Urging global cooperation “to impair, isolate and incapacitate” terrorist threats, the United Nations Security Council today approved measures targeting sources of funding for the Islamic State of Iraq and the Levant (ISIL) and Al-Nusrah Front (ANF), condemning those buying oil from the groups, banning all trade in looted antiquities from Iraq and Syria, and calling on States to end ransom payments.
Unanimously adopting a Russian-led resolution, the Council reiterated its deep concern that oilfields, as well as other infrastructure such as dams and power plants, controlled by ISIL, ANF and other Al-Qaida-associated groups, “are generating a significant portion of the groups' income, alongside extortion, private foreign donations, kidnap ransoms and stolen money from the territory they control.”
As such, the Council, acting under Chapter VII of the UN Charter – which authorizes the use of force – condemned any engagement in direct or indirect trade, in particular of oil and oil products, and modular refineries, with ISIL, ANF and Al-Qaida affiliates, and reiterated that “such engagement would constitute support for such individuals, groups, undertakings and entities and may lead to further listings” by the relevant Sanctions Committee.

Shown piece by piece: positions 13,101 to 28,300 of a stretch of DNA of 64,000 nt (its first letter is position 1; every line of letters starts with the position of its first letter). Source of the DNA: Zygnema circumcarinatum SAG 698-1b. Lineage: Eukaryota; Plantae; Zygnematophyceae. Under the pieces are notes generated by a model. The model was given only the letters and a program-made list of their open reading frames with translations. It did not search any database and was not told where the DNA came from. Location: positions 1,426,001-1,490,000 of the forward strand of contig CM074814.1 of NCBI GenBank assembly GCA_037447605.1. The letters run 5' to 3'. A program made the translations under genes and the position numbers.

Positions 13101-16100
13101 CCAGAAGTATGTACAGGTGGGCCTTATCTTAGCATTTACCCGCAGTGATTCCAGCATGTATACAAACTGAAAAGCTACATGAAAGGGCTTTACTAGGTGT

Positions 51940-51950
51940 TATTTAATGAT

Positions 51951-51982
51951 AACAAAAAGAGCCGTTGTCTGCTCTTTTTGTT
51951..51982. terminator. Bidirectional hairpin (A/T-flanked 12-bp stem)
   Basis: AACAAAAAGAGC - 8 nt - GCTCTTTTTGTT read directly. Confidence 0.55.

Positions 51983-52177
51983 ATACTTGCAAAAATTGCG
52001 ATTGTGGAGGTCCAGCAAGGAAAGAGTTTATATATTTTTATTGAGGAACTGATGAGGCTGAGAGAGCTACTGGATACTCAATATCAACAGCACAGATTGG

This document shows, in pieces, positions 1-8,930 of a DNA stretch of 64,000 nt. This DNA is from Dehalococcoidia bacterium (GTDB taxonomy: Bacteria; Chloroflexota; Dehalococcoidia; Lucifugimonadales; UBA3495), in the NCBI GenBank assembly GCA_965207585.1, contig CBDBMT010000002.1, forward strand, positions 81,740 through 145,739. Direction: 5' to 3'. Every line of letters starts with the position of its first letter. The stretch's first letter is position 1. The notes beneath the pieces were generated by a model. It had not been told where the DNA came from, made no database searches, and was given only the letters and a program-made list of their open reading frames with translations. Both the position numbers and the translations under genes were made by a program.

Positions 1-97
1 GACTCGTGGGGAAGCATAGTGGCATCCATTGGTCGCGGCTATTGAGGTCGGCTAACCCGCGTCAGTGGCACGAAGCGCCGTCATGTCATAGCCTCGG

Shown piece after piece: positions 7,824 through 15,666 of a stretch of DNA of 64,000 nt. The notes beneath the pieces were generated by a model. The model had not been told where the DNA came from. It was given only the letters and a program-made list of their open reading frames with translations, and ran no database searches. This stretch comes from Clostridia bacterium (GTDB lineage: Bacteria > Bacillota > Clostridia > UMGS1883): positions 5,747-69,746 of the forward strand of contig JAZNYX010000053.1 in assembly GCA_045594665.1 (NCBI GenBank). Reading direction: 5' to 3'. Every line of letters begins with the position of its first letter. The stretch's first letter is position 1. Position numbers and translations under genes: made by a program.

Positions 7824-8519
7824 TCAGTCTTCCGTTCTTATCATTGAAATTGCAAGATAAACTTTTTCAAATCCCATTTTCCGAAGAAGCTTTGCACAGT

Today’s resolution, which bolsters the Council’s previous measures to cut off financing for ISIL and its affiliates, reaffirms the existing obligations of Member States to “freeze without delay” funds and other financial assets or economic resources of persons who commit, or attempt to commit, terrorist acts.
Coming in the wake of a spate of particularly vicious killings, including the beheading of a Japanese journalist and the immolation of a Jordanian pilot by ISIL in the past two weeks, the Council’s resolution reaffirms its condemnation of kidnapping and hostage-taking committed by the groups, further strongly condemns abduction of women and children, and expresses “outrage at their exploitation and abuse, including rape, sexual abuse, forced marriage.”